Lucy Jane Santos is an expert in the history of 20th century leisure, health and beauty, with a particular interest in (some might say obsession with) the cultural history of radioactivity. Writes & talks (a lot) about cocktails and radium. Her debut book Half Lives: The Unlikely History of Radium was published by Icon Books in July 2020.

Why science?

I have always been fascinated by the idea of science especially our daily interactions with and understandings of science – especially in a beauty context. I could spend hours pondering the labels of things on my bathroom shelf. What is 4-t-butylcyclohexanol (as a random example)? Do I really understand what I am putting on my face and spending my money on? Would it change my purchase habits if I did?  

Why this book?

This book came from an accidental discovery – that there was a product called Tho Radia which contained radium and thorium. I found out about it because I actually bought a pot of it – along with a big batch of other produc…

Rewilding: Paul Jepson and Cain Blythe ****

Those who are enthusiastic about saving the environment often have a mixed relationship with science. They might for example, support organic farming or oppose nuclear power, despite organics having no nutritional benefit and requiring far more land to be used to raise the same amount of crops, while nuclear is a green energy source that should be seen as an essential support to renewables. This same confusion can extend to the concept of rewilding, which is one reason that the subtitle of this book uses the word 'radical'.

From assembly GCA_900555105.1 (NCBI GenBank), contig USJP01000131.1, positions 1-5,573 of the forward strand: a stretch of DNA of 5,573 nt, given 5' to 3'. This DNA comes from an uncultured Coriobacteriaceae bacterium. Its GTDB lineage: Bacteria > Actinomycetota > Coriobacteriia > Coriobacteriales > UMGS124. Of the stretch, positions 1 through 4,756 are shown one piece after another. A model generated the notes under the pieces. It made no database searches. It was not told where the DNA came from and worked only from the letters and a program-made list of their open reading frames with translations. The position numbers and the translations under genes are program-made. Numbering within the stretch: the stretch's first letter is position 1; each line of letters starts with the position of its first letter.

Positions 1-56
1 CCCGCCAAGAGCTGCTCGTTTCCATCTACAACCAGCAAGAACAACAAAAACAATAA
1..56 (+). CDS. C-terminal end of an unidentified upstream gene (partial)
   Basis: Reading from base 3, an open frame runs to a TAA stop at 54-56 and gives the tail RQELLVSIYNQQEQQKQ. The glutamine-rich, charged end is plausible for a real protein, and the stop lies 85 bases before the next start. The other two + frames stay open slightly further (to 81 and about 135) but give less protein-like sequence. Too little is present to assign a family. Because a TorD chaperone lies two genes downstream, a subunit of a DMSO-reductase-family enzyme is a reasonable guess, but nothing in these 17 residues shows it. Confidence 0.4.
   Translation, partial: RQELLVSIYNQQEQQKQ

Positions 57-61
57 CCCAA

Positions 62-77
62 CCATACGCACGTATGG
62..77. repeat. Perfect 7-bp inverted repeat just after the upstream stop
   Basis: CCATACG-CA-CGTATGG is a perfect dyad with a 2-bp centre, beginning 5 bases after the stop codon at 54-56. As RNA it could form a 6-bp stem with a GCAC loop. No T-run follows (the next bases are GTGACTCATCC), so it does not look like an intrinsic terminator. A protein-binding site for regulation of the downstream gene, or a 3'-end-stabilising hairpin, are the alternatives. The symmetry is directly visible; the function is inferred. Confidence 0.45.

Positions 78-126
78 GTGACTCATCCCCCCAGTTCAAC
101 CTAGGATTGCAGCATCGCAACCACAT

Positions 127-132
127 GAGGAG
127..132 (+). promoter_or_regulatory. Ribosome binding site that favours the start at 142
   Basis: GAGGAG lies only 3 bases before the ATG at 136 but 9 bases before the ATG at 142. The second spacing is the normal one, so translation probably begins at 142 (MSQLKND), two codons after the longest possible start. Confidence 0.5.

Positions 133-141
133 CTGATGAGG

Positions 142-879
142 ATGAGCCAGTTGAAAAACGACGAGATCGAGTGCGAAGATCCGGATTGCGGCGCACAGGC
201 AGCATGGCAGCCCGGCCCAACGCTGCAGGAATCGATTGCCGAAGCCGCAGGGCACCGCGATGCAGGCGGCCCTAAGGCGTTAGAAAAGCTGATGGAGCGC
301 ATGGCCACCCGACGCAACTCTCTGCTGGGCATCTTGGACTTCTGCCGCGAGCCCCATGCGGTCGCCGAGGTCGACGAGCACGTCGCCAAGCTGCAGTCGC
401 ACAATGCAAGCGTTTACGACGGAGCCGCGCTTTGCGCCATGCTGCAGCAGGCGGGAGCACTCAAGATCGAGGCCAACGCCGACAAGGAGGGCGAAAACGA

As Paul Jepson and Cain Blythe make clear, though, radical change is what is required if we are to encourage ecological recovery. To begin with, we need to provide environments for nature that take in the big picture - thinking not just of individual nature reserves but, for example, of corridors that link areas allowing safe species migration. And we also need to move away from an arbitrary approach to restricting to 'native' species, as sometimes…

Is Einstein Still Right? - Clifford Will and Nicolas Yunes ***

If there's one thing that gets a touch tedious in science reporting it's the news headlines that some new observation or experiment 'proves Einstein right' - as if we're still not sure about relativity. At first glance that's what this book does too, but in reality Clifford Will and Nicolas Yunes are celebrating the effectiveness of the general theory of relativity, while being conscious that there may still be situations where, for whatever reason, the general theory is not sufficient.

It's a genuinely interesting book - what Will and Yunes do is take experiments that are probably familiar to the regular popular science reader already and expand on the simplified view of them we are usually given. So, for example, one of the first things they mention is the tower experiments to show the effect of gravitational red shift. I was aware of these experiments, but what we get here goes beyond the basics of the conceptual experiment to deal with the realities of d…